Wisconsin state senator’s accuser torn on complaint release
MADISON, Wis. (AP) — A former legislative aide who accused then-state Sen. Spencer Coggs of sexual harassment eight years ago says she’s torn over whether lawmakers should release sexual misconduct complaints.
Jana Harris told The Associated Press in a telephone interview that she believed the Legislature’s human resources officials would protect her but that instead their response led to Coggs firing her.
“I understand protecting the victims’ identity and believe me, after what I’ve gone through I can truly appreciate that,” she said. “But at the same time with everything that’s happened, it should be called out. But leaving it up to the victim (to tell their story publicly), I can understand that.”
Harris’ case resurfaced this week after Senate officials revealed the state Justice Department settled her claims for $75,000. News of the settlement broke days after legislative leaders declared that sexual harassment complaints filed within either house are not public documents and will remain confidential.
Harris was working as an aide in Coggs’ office in 2009 when she began complaining to the Legislature’s human resources division about Coggs’ behavior, according to an administrative law judge’s summary of the case.
She alleged that Coggs told her she was showing too much cleavage and she wasn’t black enough. Coggs and Harris are both black. He made comments about black genitalia and asked her if she liked “white meat” when she asked for the same afternoon off as a white male co-worker, implying they planned to meet for a tryst, according to the summary.
He also joined other male workers in the office in oggling female joggers from the office window and called her fiance “big and gay.” When she told him that she would tell her finance about the comments, Coggs said he had bullets, the summary said.
Coggs has denied sexually harassing any of his employees. But Harris said things got so bad she had to see a therapist.
The Legislature’s top two human resources officials at the time, Joel Warnick and Mark Kaeppel, along with Rob Marchant, then the Senate’s chief clerk, met with Assistant Attorney General Richard Moriarity about Harris’ claims. Marchant, Warnick and Kaeppel met with Coggs in July 2009 and suggested he hold staff meetings to discuss professional conduct, according to the summary.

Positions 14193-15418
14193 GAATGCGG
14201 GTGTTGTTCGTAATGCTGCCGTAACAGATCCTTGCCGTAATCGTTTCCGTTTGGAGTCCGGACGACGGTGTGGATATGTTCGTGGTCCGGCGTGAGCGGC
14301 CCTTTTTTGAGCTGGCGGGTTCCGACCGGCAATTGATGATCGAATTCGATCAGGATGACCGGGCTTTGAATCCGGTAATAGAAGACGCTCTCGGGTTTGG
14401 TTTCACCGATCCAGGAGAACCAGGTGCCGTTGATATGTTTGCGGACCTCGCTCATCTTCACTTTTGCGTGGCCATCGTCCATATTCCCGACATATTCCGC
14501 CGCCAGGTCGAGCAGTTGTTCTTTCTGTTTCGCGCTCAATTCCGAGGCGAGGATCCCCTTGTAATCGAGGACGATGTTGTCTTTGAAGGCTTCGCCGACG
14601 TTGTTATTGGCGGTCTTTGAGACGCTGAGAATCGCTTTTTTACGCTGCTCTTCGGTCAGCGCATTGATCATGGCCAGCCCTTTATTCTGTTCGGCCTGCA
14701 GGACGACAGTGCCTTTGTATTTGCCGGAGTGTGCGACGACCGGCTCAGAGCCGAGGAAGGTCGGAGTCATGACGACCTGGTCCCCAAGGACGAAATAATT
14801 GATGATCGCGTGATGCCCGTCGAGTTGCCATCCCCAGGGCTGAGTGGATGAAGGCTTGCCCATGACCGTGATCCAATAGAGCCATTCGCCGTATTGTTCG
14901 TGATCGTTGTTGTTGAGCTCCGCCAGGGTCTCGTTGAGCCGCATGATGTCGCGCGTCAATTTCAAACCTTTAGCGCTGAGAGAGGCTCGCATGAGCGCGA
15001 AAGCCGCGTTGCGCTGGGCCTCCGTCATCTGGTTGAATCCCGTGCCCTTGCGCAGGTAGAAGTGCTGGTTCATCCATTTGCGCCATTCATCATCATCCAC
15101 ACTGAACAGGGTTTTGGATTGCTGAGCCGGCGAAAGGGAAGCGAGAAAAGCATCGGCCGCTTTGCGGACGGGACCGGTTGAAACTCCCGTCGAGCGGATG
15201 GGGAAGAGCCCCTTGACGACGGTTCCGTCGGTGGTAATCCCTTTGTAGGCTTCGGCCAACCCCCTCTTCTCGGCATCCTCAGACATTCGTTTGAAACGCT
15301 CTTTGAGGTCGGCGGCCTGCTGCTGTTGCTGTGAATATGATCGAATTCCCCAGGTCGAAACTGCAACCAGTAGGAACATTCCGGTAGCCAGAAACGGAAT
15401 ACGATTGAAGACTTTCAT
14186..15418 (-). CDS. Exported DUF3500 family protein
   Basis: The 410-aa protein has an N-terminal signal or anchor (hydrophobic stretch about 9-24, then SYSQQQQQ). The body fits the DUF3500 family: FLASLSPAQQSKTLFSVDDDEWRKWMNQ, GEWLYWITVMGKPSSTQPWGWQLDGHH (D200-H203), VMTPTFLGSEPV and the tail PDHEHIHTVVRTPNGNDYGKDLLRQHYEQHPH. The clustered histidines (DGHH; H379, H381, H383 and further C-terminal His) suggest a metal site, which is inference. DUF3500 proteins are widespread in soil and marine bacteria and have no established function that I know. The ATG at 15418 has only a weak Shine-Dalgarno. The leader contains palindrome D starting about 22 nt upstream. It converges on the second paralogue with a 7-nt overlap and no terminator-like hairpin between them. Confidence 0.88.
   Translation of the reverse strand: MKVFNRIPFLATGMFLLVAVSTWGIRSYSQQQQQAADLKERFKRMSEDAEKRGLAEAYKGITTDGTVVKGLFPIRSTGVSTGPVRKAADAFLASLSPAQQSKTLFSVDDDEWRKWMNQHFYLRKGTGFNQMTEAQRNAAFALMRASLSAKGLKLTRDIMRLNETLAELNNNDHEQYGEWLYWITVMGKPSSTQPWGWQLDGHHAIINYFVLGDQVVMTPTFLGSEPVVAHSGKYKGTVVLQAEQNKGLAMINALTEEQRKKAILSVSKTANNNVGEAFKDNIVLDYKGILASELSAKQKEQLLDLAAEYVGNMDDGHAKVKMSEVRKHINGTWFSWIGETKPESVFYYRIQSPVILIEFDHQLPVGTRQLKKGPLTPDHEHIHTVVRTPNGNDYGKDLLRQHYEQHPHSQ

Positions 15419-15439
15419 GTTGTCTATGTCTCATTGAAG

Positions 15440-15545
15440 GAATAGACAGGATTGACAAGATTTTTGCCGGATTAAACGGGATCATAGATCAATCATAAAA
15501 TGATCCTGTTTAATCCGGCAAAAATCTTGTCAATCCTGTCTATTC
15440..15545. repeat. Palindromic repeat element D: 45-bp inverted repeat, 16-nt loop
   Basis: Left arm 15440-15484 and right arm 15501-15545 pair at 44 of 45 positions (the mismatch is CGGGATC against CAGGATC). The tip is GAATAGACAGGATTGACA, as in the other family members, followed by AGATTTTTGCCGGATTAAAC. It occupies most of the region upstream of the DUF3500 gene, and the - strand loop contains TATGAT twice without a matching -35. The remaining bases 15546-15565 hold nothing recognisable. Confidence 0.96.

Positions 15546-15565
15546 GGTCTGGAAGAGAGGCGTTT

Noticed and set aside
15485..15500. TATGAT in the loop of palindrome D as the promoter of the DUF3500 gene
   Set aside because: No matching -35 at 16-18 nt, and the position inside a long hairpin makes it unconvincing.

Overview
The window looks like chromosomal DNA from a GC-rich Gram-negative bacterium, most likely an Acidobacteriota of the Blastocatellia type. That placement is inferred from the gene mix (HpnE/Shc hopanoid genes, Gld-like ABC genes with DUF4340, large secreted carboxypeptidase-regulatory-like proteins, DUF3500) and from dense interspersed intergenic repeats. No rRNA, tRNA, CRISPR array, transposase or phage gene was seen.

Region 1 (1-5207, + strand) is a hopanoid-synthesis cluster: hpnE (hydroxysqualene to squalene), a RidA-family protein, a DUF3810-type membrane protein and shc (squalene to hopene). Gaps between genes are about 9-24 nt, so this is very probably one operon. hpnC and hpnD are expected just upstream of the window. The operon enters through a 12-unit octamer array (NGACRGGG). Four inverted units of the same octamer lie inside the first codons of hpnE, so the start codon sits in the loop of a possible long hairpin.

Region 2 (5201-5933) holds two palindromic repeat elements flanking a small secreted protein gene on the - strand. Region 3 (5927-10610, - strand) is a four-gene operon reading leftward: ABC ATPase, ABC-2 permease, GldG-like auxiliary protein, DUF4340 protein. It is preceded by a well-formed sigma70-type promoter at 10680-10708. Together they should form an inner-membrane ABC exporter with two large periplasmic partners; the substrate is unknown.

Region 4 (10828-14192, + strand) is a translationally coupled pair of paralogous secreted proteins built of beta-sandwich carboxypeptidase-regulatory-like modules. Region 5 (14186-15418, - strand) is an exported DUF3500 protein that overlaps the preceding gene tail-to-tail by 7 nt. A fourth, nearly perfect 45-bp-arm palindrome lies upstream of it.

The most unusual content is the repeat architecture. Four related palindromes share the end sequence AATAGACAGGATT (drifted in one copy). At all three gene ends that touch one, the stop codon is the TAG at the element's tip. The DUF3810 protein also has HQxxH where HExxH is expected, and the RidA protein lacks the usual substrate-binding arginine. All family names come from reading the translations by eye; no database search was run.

Coggs chastised Harris immediately after meeting with the officials, saying she shouldn’t have gone to human resources. He then stopped giving her work assignments and wouldn’t include her in staff meetings, the documents said.
Coggs fired Harris the next year after Senate Democrats lost their majority in the November elections. Harris was an at-will employee, meaning Coggs could fire her at any time without cause. Still, Harris filed a complaint with the state Equal Rights Division alleging sexual harassment and wrongful termination in early 2011.
Moriarity tried to discredit Harris as he defended the Legislature against her complaint by alleging she cheated on her boyfriend and questioning her honesty, according to the judge’s summary.
“It was a different climate then,” Harris said during the interview with the AP. “I was attacked more than I was supported. They drug it out, attacked my character, examined every little part of my life. And I’m not the one accused of doing anything.”
She did eventually win the settlement, although the judge noted in her summary that much of her testimony went unchallenged because Coggs didn’t testify.
Coggs, who now works as the Milwaukee treasurer, issued a statement Monday insisting he did nothing wrong and pointing out he wasn’t a signatory on the deal.
“In over 35 years in public office, at no time have I engaged in or condoned behavior which could be viewed as harassment or discrimination with respect to the Complainant or anyone else who has worked for me,” he said.
Warnick retired from the Legislature after the 2010 elections. He issued a statement saying Marchant directed the human resources office’s response. He said he had no further comment.
Marchant said in a three-sentence email Thursday that Harris’ reports were taken “very seriously” and he followed the DOJ’s advice.
Kaeppel didn’t immediately reply to an email.
Harris said she understands why so many women have waited so long to make sexual misconduct allegations against so many men in politics, entertainment and the media.
“This stuff nationally brought back a lot of bad memories,” she said. “I reported mine and still went through hell.”
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